“Positive Thinking” Was #WhyIStayed: How Self-Help & Religion Enabled My Abuse

The genesis for this piece was Twitter. The hashtag is heartbreaking but worth a read.

An unholy marriage of Islam’s teachings on gratitude and the late 90’s/early aughts obsession with “positive thinking” made my childhood and adolescence utterly miserable.

I was born a very obedient, literal child. There’s something about a sincere, thoughtful little fat girl that bring the worst out in bullies. My adult male relatives bullied me in the name of “toughening me up” & “teasing” me. Male and female relatives of all ages taught me through their behavior and words that because I was not pretty, I was utterly contemptible, worthy of either no or negative attention.

The people who loved me and cared about me knew about at least some it, especially what was perpetuated by adults. They stood by and allowed a little girl to be bullied to tears by grown men and women in the name of “keeping the peace”. Some of them agreed with the bullies that I needed to be “toughened up” for “the real world”.

I was taught all men were emotionally and verbally abusive behind closed doors. I learned that there was no escape. I thought that even when after I grew up and got married, I’d have to steel myself for abuse even as I walked daintily on eggshells so as to avert the worst of a man’s temper.

I hoped that school would mean friends, or at least classmates, who wouldn’t hurt me in the name of loving and caring for me. The closest I got to that were my teachers, who generally adored me for the very reasons others shunned me. My peers, for the most part, wanted to have nothing to do with me. Even the ones who did play with me would stop when the others would threaten to treat them the way in which they treated me.

The hold that positive thinking would take on me started with the religion into which I was born. I was taught that being an ungrateful, disobedient child would earn me eternal punishment. A certain verse in the Quran about how to treat one’s parents was spewed at me if I got even slightly close to questioning the worst aspects of my family life.

Positive thinking may not have started my abuse, but as I moved from childhood into adolescence and then young adulthood, it contributed to my gaslit acceptance of unacceptably abusive situations.  By then, I had learned that the verse was actually about keeping one’s patience with elderly parents and had nothing to do with being a child. I had figured out that my adult relatives were not infallible, and that some of them were actually incorrect. These revelations enabled me to start considering that I might not be the worst person to have ever existed, that I might not have deserved my poor treatment.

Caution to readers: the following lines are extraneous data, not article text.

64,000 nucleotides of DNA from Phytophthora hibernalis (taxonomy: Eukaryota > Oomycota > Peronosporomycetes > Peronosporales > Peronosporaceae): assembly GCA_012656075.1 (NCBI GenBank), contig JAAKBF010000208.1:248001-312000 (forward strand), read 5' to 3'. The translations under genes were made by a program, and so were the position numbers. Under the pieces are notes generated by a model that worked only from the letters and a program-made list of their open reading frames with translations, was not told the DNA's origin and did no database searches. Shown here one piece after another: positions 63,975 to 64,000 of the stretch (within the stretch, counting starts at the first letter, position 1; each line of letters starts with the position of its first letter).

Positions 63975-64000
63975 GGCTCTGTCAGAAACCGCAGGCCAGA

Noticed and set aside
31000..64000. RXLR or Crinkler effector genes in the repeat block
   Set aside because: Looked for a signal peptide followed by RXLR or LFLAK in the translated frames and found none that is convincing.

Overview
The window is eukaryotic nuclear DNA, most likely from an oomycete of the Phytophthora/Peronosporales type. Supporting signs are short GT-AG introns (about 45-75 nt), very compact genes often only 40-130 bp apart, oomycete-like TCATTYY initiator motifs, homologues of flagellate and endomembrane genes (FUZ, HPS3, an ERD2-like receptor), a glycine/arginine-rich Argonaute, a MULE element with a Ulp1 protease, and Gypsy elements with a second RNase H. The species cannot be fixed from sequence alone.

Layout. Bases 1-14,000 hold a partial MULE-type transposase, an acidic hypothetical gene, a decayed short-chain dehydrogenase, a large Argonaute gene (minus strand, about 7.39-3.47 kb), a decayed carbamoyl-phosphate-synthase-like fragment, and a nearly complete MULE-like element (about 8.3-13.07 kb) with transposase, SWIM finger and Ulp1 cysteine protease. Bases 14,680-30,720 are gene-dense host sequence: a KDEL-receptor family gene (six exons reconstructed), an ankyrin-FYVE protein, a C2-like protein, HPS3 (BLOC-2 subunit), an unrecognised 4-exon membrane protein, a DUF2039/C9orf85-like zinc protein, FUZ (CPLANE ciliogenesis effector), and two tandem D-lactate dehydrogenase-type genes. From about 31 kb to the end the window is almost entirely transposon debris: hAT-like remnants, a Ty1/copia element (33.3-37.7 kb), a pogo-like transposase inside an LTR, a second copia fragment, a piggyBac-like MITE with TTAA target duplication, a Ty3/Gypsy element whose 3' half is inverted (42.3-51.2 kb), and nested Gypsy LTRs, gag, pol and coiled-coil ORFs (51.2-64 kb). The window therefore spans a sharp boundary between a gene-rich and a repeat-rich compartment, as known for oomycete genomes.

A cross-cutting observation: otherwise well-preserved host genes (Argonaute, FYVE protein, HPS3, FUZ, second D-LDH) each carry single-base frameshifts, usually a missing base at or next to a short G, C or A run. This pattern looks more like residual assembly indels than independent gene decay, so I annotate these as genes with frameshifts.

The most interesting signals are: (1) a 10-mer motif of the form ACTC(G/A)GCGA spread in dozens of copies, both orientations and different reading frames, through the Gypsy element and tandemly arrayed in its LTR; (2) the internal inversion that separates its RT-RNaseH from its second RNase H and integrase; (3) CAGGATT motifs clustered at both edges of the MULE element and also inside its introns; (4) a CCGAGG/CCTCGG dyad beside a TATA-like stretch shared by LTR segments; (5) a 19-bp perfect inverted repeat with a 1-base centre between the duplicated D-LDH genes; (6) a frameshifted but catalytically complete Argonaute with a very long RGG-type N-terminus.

Around that time, my mother started watching Oprah and shopping the Friends of the Library used bookstore, both of which were overwhelmed by self-help messages of “positivity.”  I watched and read everything she did and then even more than she did.

The messages of thinking positively, attracting good vibes, and remaining upbeat jibed quite well with Islamic notions of inner peace through gratitude and submission to Allah.  I was taught at home, at school, and by popular media to be grateful for what I had, to think positively, and to remember how worse others had it.

Other children had alcoholic fathers who beat them, lay starving in the streets, were sold into slavery by addict parents jonesing for their next hit, were bald and emaciated from battling cancer, had been born without legs — how could anything negative that I went through compare to their suffering?

So I cried about my sheer loneliness and terror only when I was alone and was sure no one could hear me. Even as I choked my sobs on my pillow, I felt guilty. Such an ungrateful wretch I was for crying.

Deconverting from Islam didn’t help, at least not at first. I felt guilty for making my parents go through what they did as a result of my apostasy. I felt ashamed for disturbing the peace of the members of my extended family.

It wasn’t until my first boyfriend that I considered a different perspective. His assumption that feeling happy was at all an important thing sounded completely ridiculous to me. It took many years and much in the way of therapy and emotional growth for me to realize that he was right.